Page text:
Getting Started


Applying for benefits or taking advantage of the ones that you have under the Energy Employees Occupational Illness Compensation Program Act (EEOICPA) is easy. Following are the most common questions that people have about getting started.

What if I am not sick with an illness that qualifies but I am a former employee, current employee or a contractor at a Department of Energy (U.S. DOE) facility? Or I work in the uranium industry?

  1. Contact one of the medical screening programs and begin the free screening process. This is important to make sure you really are not sick or to identify any possible illness at its earliest point of detection.
  2. Put together all of your work records, which need to include:
    • Your work history
    • Your job titles
    • The names of the buildings in which you worked
    • Copies of radiation exposure records
  3. To keep up-to-date on the most recent changes and new information about EEOICPA, we encourage you to join Cold War Patriots (CWP). Membership is free and you can sign up here.

I think I have an illness that may be from my exposure at work to radioactive or toxic substances. I haven’t filed an EEOICPA claim before, what do I do?

  1. Put together all of your health records that document the illness for which you’ve been diagnosed.
  2. Contact the Resource Center so that they can answer any questions you may have and help you file an EEOICPA or RECA claim.
  3. Put together all of your work records, which need to include:
    • Your work history
    • Your job titles
    • The names of the buildings in which you worked
    • Copies of radiation exposure records

I filed a claim in the past and was denied. Is there anything I can do to reapply for benefits?

  1. Find out if the facility in which you work has become an SEC site since your last application.
    • If your former site is now on the SEC list, have you been diagnosed with one of the 22 radiogenic SEC cancers?
    • If so, did you work at the site for at least 250 days during the SEC time frame?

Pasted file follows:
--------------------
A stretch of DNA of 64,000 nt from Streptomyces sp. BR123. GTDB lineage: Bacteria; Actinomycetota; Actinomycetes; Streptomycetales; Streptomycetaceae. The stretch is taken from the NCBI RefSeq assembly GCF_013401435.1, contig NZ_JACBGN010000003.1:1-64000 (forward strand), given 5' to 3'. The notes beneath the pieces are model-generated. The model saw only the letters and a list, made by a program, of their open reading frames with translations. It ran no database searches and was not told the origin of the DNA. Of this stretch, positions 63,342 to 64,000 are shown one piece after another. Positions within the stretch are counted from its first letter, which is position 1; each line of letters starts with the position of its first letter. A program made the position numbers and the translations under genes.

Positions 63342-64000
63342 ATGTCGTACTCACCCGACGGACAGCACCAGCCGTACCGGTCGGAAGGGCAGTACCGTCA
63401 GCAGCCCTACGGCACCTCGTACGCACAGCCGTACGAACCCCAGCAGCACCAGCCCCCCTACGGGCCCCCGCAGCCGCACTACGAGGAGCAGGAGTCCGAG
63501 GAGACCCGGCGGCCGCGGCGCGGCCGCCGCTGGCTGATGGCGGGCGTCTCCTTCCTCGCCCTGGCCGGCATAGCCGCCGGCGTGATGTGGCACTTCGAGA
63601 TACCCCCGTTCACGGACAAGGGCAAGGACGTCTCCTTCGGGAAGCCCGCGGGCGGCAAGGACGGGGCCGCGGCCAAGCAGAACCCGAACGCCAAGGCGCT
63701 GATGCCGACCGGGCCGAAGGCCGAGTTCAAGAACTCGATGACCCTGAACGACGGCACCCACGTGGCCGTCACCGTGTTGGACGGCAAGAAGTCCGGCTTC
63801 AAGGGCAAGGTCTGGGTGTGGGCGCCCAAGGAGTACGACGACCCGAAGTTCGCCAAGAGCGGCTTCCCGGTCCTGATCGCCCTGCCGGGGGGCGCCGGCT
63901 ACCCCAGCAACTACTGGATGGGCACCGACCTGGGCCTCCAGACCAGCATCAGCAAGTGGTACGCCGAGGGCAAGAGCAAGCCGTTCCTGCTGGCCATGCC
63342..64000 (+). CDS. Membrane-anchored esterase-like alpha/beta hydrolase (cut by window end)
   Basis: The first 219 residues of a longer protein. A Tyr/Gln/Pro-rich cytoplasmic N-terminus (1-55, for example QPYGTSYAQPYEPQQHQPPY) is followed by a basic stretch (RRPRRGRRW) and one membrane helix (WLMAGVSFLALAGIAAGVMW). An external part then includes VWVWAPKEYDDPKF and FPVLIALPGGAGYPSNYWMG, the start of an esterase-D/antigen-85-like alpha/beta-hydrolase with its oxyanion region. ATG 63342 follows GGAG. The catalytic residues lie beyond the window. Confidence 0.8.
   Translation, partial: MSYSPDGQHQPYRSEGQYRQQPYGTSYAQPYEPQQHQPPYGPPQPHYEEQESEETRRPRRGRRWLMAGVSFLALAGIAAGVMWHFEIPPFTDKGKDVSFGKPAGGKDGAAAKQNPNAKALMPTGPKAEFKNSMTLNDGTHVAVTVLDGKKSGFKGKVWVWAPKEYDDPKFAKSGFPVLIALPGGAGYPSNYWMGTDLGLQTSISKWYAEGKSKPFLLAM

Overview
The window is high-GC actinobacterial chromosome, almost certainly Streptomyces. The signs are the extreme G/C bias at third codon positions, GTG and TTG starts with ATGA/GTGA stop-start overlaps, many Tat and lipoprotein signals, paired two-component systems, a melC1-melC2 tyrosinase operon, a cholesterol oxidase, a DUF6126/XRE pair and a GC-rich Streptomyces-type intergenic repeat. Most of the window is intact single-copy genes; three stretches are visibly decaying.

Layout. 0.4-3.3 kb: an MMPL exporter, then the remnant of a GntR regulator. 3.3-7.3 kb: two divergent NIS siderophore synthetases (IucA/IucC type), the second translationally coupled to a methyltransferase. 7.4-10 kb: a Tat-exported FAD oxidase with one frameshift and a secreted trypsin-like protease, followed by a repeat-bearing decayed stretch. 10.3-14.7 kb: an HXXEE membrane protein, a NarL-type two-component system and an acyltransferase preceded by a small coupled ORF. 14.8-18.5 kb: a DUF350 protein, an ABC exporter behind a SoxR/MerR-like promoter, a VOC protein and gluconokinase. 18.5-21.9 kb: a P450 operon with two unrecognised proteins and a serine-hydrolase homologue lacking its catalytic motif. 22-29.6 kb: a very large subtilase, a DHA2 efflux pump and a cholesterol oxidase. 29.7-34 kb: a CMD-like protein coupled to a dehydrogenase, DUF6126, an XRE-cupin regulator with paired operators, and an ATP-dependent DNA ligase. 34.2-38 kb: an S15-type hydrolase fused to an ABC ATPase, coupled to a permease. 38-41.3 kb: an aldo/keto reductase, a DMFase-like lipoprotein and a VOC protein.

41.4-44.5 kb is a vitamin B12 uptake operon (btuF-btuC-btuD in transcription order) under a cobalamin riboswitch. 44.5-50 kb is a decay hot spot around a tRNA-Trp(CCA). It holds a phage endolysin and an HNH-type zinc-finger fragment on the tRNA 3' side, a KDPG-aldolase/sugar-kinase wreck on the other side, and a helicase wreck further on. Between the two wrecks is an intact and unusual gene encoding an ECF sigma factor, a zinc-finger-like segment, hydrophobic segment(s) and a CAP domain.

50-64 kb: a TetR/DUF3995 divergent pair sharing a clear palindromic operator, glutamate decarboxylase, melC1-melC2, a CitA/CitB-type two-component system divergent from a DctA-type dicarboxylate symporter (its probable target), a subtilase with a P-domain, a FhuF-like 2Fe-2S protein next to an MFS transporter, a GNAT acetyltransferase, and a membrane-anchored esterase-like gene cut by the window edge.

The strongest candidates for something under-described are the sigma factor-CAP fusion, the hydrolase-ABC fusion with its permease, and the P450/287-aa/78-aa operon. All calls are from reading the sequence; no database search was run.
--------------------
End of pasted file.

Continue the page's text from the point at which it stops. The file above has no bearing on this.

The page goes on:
• If you answered yes to the above questions, you may be eligible for benefits. The next step is to refile your claim with the U.S. DOL Resource Center.
  2. Review the reason(s) why your original claim was denied. Understand if anything with your situation has changed.
    • Has anything changed with your health?
    • Do you have a new, possibly qualifying illness now?
  3. Consider retaining an advocate to review your denied claim. They can provide recommendations and help you understand if you need to do anything else to re-open your claim.

What if I received my Part B or Part E benefit already? Is there anything else I should do?

  1. If you are diagnosed with new illnesses, contact the U.S. DOL Resource Center to see if they could be caused by your workplace exposure
  2. If you have received a new diagnosis for any illnesses that are not directly linked to your workplace exposure, still have a healthcare professional determine if they could have come from your original qualifying illness. These may include a new diagnosis due to:
    • The original illness, for instance, if you are now diagnosed with congestive heart failure, but that was caused by your original respiratory illness.
    • Treatment of your original illness, for instance, if you are recently diagnosed with diabetes, but that came from a prescribed steroidal medication for your original respiratory illness.
  3. File for impairment for your qualifying illnesses every two years, or if your health deteriorates.

What if I am widowed and my spouse worked at a U.S. DOE facility or uranium site?

  1. Surviving spouses can file for Part B or Part E financial compensation:
    1. Part B awards $150,000
    2. Part E awards $125,000 plus any accrued loss in wages up to $50,000
  2. Work history and medical records must be filed with the U.S. DOL Resource Center following the same process as for a living worker.
  3. If the worker and spouse are both deceased, surviving children and further lineages may file for Part B benefits.

If you have other questions or would like to talk to someone, call the CWP Help Center at (888) 903-8989.